A Nibble big enough to choke on

Yeah, yeah, it’s been quiet here for the best part of a month. Work, you know. When you notice lack of action here, though, that doesn’t mean that I’m being completely idle. Not always, anyway. Check on Twitter and Facebook, if you dare, and you’ll see new stuff on a fairly regular basis, because that’s easier to do than a fully-fledged blog post. Anyway, what I’ll do here is a mega-Nibble hoovering up snippets from the past few weeks that I posted on social media but not here.

Pawnee corn latest

Attentive readers who remember our series of posts on the resurrection of Pawnee corn from almost 10 years ago may be interested in this recent Twitter thread from Prof. C.S Prakash.

For those who would prefer to stay away from Twitter, and I know there are some, I’ll take the liberty to reproduce Prof. Prakash’s text below, embedding the links for clarity, but minus the photos, alas.

  • Amazing story of the revival of Pawnee Eagle Corn. Grown by native Americans, thought to be extinct. One family had saved last 50 kernels taken with them when they were exiled from Nebraska to Oklahoma in the 1870s. “It tastes like almonds with cream”.
  • A farmer who grew the Pawnee Eagle and other heirloom corn 🌽. Much beauty in the biodiversity, once extinct it is lost forever. Gene banks and such farmers heroes! Vavilov is smiling!
  • Deb Echo-Hawk, Pawnee tribe’s official ‘Keeper of the seeds’. When tribes were forced from state to state by the US govt — Trail of Tears — seed keepers brought their own strains of corn seeds with them, so when they settled again, they could grow food on their new land.
  • Eagle corn revived from near-extinction by an unlikely friendship and determination of Native American seed saver from Oklahoma Deb-Echo Hawk along with Ronnie O’Brien, a culinary art instructor at a community college in Nebraska.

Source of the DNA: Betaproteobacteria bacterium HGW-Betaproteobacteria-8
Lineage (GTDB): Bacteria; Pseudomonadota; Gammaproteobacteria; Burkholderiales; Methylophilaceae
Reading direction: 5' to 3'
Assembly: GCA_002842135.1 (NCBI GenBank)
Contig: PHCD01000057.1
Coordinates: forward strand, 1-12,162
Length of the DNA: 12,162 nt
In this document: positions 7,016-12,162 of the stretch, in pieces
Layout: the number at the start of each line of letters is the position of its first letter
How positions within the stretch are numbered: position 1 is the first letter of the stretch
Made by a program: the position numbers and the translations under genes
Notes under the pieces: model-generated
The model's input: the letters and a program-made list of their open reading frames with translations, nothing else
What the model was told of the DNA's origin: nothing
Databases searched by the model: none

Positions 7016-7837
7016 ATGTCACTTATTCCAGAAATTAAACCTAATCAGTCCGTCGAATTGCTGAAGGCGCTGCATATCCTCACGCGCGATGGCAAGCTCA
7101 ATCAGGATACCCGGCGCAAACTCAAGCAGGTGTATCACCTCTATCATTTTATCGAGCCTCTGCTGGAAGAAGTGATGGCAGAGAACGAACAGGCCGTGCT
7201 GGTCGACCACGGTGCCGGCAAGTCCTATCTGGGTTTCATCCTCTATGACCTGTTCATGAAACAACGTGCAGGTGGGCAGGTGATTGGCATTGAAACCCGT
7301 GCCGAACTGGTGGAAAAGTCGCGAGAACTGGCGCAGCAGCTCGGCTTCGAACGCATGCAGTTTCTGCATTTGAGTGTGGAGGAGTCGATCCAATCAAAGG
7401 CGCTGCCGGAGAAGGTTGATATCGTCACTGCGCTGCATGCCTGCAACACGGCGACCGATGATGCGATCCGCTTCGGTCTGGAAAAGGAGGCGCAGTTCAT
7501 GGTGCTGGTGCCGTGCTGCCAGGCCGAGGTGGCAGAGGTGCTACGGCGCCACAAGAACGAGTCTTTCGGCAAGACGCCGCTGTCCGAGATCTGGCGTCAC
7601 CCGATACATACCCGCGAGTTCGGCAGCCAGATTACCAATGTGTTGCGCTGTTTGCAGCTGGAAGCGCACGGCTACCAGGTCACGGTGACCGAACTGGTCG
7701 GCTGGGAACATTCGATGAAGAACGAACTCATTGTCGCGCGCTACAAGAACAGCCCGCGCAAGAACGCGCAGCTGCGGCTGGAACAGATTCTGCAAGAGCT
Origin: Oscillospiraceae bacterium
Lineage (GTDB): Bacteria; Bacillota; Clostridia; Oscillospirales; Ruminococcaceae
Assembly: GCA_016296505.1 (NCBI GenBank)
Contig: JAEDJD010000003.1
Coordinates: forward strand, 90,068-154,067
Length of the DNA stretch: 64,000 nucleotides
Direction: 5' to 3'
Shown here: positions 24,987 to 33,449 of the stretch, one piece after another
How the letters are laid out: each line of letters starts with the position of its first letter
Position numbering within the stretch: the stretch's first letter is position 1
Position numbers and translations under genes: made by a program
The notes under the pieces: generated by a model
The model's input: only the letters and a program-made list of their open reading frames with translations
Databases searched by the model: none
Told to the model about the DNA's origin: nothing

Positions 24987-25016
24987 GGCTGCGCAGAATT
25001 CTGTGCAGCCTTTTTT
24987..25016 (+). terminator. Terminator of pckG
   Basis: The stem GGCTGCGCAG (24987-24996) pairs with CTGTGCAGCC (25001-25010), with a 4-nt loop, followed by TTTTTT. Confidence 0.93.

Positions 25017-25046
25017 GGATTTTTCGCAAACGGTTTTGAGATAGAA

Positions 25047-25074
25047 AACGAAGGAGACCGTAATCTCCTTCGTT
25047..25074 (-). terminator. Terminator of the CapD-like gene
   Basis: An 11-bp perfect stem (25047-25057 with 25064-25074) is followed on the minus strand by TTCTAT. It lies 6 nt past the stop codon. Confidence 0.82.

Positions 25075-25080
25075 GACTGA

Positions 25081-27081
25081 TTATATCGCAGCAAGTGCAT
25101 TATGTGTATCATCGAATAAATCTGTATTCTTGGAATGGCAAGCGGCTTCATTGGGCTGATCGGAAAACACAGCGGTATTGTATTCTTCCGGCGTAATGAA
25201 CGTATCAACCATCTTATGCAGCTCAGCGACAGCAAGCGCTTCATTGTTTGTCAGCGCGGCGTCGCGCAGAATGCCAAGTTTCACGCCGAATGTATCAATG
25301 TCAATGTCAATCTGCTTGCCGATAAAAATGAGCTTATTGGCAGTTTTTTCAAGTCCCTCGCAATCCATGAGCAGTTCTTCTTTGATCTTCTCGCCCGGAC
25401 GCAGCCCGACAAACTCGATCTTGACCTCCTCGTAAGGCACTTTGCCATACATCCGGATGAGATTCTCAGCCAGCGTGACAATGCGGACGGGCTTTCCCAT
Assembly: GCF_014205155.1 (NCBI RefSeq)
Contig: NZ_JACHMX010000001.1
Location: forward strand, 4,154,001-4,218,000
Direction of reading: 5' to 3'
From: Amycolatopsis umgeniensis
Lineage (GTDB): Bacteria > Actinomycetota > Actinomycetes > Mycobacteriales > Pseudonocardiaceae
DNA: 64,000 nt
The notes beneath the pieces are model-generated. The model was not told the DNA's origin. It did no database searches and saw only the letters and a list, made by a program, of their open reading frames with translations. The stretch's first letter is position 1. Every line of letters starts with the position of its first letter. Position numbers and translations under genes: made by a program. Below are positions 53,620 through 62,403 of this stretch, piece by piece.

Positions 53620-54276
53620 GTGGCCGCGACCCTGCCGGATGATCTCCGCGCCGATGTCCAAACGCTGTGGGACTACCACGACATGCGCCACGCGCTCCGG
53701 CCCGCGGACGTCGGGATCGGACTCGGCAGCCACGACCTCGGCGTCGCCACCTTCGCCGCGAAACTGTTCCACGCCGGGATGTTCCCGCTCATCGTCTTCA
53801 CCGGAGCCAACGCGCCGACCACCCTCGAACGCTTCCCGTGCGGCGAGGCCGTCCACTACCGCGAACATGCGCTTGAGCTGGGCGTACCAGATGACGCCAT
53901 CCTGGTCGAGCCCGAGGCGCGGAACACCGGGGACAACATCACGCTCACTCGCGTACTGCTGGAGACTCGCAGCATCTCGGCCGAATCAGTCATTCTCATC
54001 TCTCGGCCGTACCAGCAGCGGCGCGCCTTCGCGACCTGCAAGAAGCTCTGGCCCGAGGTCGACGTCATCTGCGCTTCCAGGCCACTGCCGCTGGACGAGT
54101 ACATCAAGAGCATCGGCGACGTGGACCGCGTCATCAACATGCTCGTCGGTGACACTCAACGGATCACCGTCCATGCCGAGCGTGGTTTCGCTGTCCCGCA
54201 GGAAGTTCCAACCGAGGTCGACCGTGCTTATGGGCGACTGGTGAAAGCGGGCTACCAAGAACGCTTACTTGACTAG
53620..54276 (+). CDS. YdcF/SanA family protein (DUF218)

• Pawnee tribe lived along tributaries of the Missouri River in Nebraska. In 1870, ~ 12,000 people were removed from their land, forcibly exiled to Oklahoma, only about 600 survived. Eagle corn is a tragic testimony to the brutal racism Pawnee endured.
  • Roger Echo-Hawk mentioned to me that as Native Americans could not get into US universities in the 19th century, black universities such as Hampton Institute educated them. Booker T. Washington who founded @TuskegeeUniv where I work, also studied there!
  • Those who wish to reach Deb Echo-Hawk to learn more about the Pawnee Eagle Corn heirloom seed and check with her when the seeds would be public available may contact her through Facebook page.
  • Learn more about this amazing Pawnee Eagle Corn — Workshop on ‘NATIVE CORN’ Honoring Nebraska’s First Farmers — The First Meeting on Indigenous Crops in Nebraska, April 28, 2018 at the Central Community College-Hastings, Hastings.

Nibbles: MGIS, DOIs, Lost apples found, Row 7 Seeds, EBN, “Influential” seed people.

  • Banana people release new banana germplasm database, featuring DOIs.
  • Video explaining what DOIs are and why they’re cool.
  • Five apple varieties to get DOIs before it’s too late? Probably not.
  • “A seed company built by chefs and breeders striving to make ingredients taste better before they ever hit a plate.” Whatever next.
  • Occupy the food system.
  • Extension works. In a big way. With agronomy anyway. Think what it could do with seeds…

Nibbles: Gros Michel, Poultry photos, Pigeonpea prebreeding, Murnong, Wheat breeding, Hass, Indian forest foods, Popcorn domestication, Mustard history, Historical botanists, Barges & Bread, Samoan distilling, Kenyan brewing

  • The quest for Big Mike. No, not Stormy Daniels’ latest. It’s a banana.
  • Ok, I’m going to resist the temptation of making the obvious follow-up joke in connection with this gallery of beautiful chickens.
  • Who needs chickens when you have pigeons. Ah, no, these are pigeonpeas.
  • Australia’s answer to the potato. Unclear what the question was.
  • Australia’s answer to frost-sensitive wheat: look in genebanks for resistant stuff.
  • The mother of all avocados. Kind of a Hass-been, though.
  • Avocado shmavocado, says India.
  • Are you not entertained? Have some popcorn!
  • And mustard for that hotdog. You know, like Mesolithic people did.
  • History of plant collecting double feature: Bradby Blake & Frank N. Meyer.
  • Listen to Jeremy on how grain made its way up the Thames.
  • A lot of grain also makes its way to Ft Collins. See what I did there?
  • Taro whiskey: I’ll drink to that.
  • Kenyan coffee to finish things off? Maybe not for long.